I would feel them coming on, mostly at night, when I began to realize that I was in an unpredictable environment, and it was getting dark.  But I didn’t just have them at night when I was trying to sleep in strange places…I had them on boats, in airports, on planes and even in restaurants.  It got completely out of control.  If I’m honest, I sent off an initial application to the counsellor I was seeing for a while I was lying in bed, shaking, in Narita, Japan, post-anxiety attack.  I knew that I had to get these attacks under control, because they were beginning to ruin my life.

I know now that this anxiety was not so much coming from travel (at the time, I also suffered from constant anxiety at home, at work, in the car, etc.) but from a place much deeper that had been repressed for a very long time.  Through a few counselling sessions, lots of reading, frequent meditation, journaling and a huge amount of gruelling self-work, I was able to come to terms with my anxiety and, while it still creeps up on me every once in a while, I have seen a massive improvement in my mental health.

Two days ago, I booked my trip to Costa Rica.  My hands were shaking as I hung up the phone.  I watched the money leave my account, and even that didn’t scare me as much as the fact that I had actually booked my first solo trip to a region I’ve never been and a continent where I don’t know a single soul.  But despite the anxiousness, I was excited.  So excited.  But people keep asking me why on earth I chose to go alone, so I decided to share my reasons.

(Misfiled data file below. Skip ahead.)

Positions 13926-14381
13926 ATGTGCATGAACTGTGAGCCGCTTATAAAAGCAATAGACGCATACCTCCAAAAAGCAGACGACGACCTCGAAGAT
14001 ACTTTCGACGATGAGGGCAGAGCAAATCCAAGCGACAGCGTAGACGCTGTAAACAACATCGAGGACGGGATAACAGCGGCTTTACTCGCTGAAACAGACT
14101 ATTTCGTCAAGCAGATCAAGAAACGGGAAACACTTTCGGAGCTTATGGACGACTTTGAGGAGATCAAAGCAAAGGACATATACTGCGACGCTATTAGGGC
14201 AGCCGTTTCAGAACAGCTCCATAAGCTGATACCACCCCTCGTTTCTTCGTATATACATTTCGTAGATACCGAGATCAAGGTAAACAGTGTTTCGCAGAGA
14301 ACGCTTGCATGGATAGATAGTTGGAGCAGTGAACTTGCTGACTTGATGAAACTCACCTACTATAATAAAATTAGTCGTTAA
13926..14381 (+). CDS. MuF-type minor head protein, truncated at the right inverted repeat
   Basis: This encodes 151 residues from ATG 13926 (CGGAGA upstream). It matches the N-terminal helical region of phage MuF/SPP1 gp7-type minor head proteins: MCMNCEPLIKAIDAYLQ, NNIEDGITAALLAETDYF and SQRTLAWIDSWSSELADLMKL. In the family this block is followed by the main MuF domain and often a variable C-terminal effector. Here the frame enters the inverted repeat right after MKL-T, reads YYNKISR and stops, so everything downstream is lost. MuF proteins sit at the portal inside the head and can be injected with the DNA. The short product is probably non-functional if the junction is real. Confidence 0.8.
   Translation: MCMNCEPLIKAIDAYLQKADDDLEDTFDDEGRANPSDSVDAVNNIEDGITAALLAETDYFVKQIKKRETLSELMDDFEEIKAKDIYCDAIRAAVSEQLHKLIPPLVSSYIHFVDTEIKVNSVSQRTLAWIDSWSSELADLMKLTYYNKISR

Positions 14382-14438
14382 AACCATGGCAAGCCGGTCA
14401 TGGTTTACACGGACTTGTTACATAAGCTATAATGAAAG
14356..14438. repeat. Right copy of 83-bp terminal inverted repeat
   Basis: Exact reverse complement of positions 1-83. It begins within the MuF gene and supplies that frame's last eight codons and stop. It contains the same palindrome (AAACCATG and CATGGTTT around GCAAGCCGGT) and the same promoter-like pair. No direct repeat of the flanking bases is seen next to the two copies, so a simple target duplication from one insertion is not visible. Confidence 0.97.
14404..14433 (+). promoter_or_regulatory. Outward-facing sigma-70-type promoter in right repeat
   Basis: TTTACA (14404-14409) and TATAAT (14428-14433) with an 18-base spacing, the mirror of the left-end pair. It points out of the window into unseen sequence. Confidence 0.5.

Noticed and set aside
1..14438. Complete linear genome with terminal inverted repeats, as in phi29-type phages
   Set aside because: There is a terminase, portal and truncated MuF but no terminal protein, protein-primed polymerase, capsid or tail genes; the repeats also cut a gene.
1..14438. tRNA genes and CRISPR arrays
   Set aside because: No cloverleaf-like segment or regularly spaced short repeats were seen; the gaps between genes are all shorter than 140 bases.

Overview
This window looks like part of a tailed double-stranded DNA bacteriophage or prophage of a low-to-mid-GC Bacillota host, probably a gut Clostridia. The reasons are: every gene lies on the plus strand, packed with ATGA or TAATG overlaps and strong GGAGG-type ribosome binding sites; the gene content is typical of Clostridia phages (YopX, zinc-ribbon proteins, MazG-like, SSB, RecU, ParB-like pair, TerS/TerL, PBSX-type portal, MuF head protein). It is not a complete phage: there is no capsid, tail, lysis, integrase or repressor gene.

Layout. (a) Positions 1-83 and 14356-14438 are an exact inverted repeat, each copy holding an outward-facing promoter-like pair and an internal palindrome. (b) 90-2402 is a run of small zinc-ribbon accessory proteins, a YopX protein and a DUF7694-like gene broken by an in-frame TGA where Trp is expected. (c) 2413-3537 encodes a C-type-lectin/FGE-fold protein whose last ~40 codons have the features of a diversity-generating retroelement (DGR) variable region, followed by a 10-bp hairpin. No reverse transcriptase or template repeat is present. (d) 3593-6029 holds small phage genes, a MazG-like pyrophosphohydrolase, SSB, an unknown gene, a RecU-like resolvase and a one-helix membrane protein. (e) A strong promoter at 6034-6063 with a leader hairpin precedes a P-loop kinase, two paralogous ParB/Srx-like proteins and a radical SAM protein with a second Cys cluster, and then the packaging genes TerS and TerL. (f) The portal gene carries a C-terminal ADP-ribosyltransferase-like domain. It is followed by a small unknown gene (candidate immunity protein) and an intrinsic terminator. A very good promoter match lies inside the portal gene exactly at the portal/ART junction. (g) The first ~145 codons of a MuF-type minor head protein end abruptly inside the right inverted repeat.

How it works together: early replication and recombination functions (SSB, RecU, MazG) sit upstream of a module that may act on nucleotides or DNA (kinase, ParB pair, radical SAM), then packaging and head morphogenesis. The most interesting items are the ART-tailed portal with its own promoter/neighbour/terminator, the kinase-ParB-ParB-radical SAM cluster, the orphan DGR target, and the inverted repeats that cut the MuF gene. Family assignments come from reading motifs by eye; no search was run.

Ixtapa, Mexico

Ixtapa, Mexico

1. I want to rebuild my independence

I have the most incredible man in my life that I could ever ask for in a million years.  He is such a strong, stable foundation of support for me, and while my life had been falling apart this past year, he had been doing everything he possibly could to help me put it back together.  I can truly say that I wouldn’t be where I am today if it weren’t for Sean.  However, before he came into my life, I was fiercely independent.  So much so, that I refused the help he was trying to offer me, I was terrified to settle into a relationship with him, and it also took a total of ten years for me to finally decide to give him a chance.  It became easy to rely on this down-to-earth, level-headed, stable soul who loved more than anything to take care of me.  And hey, it’s nice to be taken care of sometimes!  But in my weakest times, I couldn’t help feeling like I was losing my independence, or even choosing not to use it at times.  While I understand that it is ok to let people help you, and even more ok to let people love you, I think the biggest reason for deciding to take this trip alone is to simply prove to myself that I can.  I want to be able to rely on my own decision-making, my own instincts, my own desires.  I love Sean more than life itself, and he is so excited and supportive of my solo adventure.  Plus, he’s going back to school this year, so I’m going to have to learn to do a lot more on my own if I want to continue to travel as much as I do.